When Hitler arrived for what would become a three and half month stay at the complex in July, 1942 the German Army was once again on the move, pushing ever deeper into the Soviet Union. After the army had been stopped short of Moscow during the preceding winter, the Germans reoriented their offensive to the southwest as they drove towards the Caucasus region. Their goal was to secure vital oil fields in the region and eventually reach the shores of the Caspian Sea at Baku. With an endless supply of oil, the German armed forces would be unstoppable. Or so it was thought.

The problem was getting there. The further into the heart of Soviet Russia they pushed, the more resistance stiffened and the greater the logistical difficulties. The mechanized forces needed more and more fuel, but were running short. The smart thing to do would have been to focus all energy and resources towards the oil fields, but Hitler wanted to meet a series of objectives which had expanded due to initial Soviet failures early in the summer. One of these objectives came to include the taking of Stalingrad. Hitler believed his armed forces were unstoppable. The only way the Wehrmacht could meet this series of goals was to divide their forces. A decision would have to be made.

A Feverish Mistake – The Beginning of an End
At this point, by mid-summer 1942, Hitler was firmly ensconced at Werwolf, but he was far from comfortable. The Ukrainian summer had brought with it a wave of searing heat. Temperatures rose to over 110 degrees Fahrenheit (44 Celsius). The bunkers were filled with humidity, which only made the soaring temperatures worse. Amid this environment, Hitler came down with a severe case of the flu. This did stop him from making one of his most fateful decisions during the war, the issuance of Decree Number 45, which split his army into two groups, one driving towards Stalingrad, the other towards the Caucasus. Neither would meet their ultimate objective. The former would be utterly defeated with the loss of an entire army. The latter would have to pull back well short of its ultimate goal. The high tide of the German Army receded once and for all.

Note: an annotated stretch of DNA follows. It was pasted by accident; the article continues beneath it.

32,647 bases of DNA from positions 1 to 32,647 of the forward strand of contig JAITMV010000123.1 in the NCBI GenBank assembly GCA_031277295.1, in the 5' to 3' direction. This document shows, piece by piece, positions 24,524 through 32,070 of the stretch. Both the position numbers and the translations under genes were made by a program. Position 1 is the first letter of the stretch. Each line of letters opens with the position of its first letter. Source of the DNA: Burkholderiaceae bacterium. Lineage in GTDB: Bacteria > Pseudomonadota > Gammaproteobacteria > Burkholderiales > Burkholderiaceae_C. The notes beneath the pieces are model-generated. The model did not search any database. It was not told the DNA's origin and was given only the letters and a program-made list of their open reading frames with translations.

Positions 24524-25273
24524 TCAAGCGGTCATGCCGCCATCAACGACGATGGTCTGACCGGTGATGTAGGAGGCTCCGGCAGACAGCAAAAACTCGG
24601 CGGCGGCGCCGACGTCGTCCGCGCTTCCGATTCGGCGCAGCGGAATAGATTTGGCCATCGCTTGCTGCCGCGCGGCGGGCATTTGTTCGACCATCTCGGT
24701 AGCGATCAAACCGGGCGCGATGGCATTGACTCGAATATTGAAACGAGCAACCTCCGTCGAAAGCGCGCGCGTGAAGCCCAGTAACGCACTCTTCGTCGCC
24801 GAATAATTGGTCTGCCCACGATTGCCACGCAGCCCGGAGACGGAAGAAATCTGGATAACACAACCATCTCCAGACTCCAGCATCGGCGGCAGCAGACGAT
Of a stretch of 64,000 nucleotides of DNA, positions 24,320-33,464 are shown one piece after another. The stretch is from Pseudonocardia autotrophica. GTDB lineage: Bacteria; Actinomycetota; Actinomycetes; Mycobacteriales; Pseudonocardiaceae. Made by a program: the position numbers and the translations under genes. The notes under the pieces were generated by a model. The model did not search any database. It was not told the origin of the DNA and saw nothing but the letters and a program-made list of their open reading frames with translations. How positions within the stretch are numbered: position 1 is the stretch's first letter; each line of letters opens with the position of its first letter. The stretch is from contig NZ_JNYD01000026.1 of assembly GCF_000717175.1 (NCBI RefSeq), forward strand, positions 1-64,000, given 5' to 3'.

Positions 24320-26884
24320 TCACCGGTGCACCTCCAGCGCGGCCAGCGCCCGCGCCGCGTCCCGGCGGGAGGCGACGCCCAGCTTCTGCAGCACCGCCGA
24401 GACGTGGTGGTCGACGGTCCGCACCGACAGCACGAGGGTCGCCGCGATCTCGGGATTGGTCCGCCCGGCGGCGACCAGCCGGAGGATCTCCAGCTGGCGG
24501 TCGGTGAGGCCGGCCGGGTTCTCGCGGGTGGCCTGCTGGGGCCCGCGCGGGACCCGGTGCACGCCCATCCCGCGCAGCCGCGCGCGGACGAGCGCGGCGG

Hitler left the Werwolf in the autumn of 1942, by the time he returned in mid-February of the next year, the German Sixth Army had surrendered at Stalingrad. The offensive in the Caucasus had reached its limit and the Germans would only experience defeat and disillusion in the coming years. As for the Werwolf, it would not even last out the war. The destruction of the aboveground, fortified village, along with the entryways to the underground was effected during the German retreat in 1944. The Soviets declined to investigate the underground, as they feared the many booby traps they believed had been set by the Germans. Much like Hitler’s bunkers in East Prussia and Berlin, the Werwolf became shrouded in mystery.

Ruins of Hitler's headquarters Werwolf near Vinnytsia, Ukraine (Credit: Attila Varga)

Ruins of Hitler’s headquarters Werwolf near Vinnytsia, Ukraine (Credit: Attila Varga)

A Memorial to Defeat & Destruction – The Werwolf Site Today
Today, the site of Werwolf is marked by a memorial to the thousands who were executed following the construction of the complex. A plan hatched in 2011 would have turned the site into a larger memorial, with more extensive interpretation and information on the complex. This turned out to be highly controversial. Many saw it as a way of glorifying the Nazi fascists who had once held sway over Ukraine and large swathes of the Soviet Union. State financial support was not forthcoming. Today the site remains a wooded park. The only lasting remnants are blocks of concrete, steel beams and Hitler’s swimming pool. Shattered physical remains of a site where the arrogance and megalomania of Hitler’s dream of a thousand year Reich began its descent into a bottomless abyss of defeat and destruction.